complex. Attaining high-resolution imaging in the depth range of the
lithosphere–asthenosphere boundary has proven challenging with
existing seismic data and techniques. Regional tomography results
indicate that the depth of the lithosphere–asthenosphere boundary
likely varies at a finer scale than the resolution of global tomographic
studies. Yet regional surface-wave tomography is limited to a resolution
of 100 s of km laterally and 40–50 km vertically. In addition, surfacewave resolution decreases at depth, and thus these waveforms have the
potential to underestimate or overestimate lithospheric thickness.
Regional body-wave tomography can resolve finer scale lateral features
but suffers from vertical smearing.
ScS reverberations and multiple bounce S waves can put tighter
constraints on the depth range over which shear-wave velocity
discontinuities occur. Beneath the old Pacific plate, ScS reflectivity
profiles were used to constrain a 5.6–6.4% velocity drop that occurs over
b30 km at ∼68 km depth (63 km depth beneath the ocean floor)
(Gaherty et al., 1999). For the entire Pacific plate a study using ScS
reverberations found a 4.7–14.3% velocity drop that occurs over b10–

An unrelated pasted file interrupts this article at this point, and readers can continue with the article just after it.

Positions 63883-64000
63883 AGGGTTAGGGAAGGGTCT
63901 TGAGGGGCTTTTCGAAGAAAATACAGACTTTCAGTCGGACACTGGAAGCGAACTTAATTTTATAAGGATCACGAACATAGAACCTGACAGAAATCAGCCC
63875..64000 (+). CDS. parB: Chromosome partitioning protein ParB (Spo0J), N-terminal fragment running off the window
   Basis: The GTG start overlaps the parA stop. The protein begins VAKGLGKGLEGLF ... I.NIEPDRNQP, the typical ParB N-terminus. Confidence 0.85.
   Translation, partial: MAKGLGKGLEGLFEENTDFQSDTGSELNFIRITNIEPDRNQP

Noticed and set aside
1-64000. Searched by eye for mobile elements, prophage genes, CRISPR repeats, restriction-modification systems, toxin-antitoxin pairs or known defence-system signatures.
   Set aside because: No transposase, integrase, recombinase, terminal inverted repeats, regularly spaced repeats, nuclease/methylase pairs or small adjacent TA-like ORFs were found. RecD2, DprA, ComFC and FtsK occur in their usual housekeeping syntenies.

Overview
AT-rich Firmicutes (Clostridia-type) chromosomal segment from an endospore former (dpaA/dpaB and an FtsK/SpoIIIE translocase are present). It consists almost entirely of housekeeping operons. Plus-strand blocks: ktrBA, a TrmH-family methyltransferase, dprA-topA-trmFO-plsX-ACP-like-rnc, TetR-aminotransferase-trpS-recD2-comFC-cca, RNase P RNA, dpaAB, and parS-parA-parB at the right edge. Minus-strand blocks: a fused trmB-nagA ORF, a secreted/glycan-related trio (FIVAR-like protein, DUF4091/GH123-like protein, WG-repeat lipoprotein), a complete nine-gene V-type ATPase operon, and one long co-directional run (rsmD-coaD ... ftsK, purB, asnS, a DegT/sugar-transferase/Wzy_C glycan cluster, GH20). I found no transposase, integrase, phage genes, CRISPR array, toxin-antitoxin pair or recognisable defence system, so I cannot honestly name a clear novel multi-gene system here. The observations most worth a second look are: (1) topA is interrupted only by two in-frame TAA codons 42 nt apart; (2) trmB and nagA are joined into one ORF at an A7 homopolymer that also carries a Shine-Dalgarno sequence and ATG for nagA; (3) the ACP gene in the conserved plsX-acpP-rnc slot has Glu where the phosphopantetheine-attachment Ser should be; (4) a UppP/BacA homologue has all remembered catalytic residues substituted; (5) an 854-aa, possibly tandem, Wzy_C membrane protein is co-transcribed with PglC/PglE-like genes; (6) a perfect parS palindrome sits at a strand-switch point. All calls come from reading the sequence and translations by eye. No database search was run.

15 km at 80 km depth (Bagley and Revenaugh, 2008), and a study using
multiple S bounces found similarly strong sharp drops, i.e., a 7.8–9.2%
decrease from 66 to 163 km, with 5.6–5.9% occurring at 66 km (Tan and
Helmberger, 2007). These velocity drops are typically imaged at a
relatively constant depth, and have been interpreted as the base of the
melt-separation zone, i.e., frozen-in structure related to lithospheric
formation at the ridge (Gaherty et al., 1999), rather than the lithosphere–
asthenosphere boundary defined only by plate-cooling, which would
increase in depth with distance from the ridge. Very low velocities
beneath the lid have also been interpreted as requiring partial melting in
the deeper layer (Tan and Helmberger, 2007). Results beneath
continents from these studies include a velocity drop beneath eastern
China (Revenaugh and Sipkin, 1994), and the absence of an apparent
velocity drop with depth beneath Australia (Gaherty et al., 1999).
Higher frequency studies, such as reflection and refraction seismology, can image structure at a finer scale than that resolvable by regional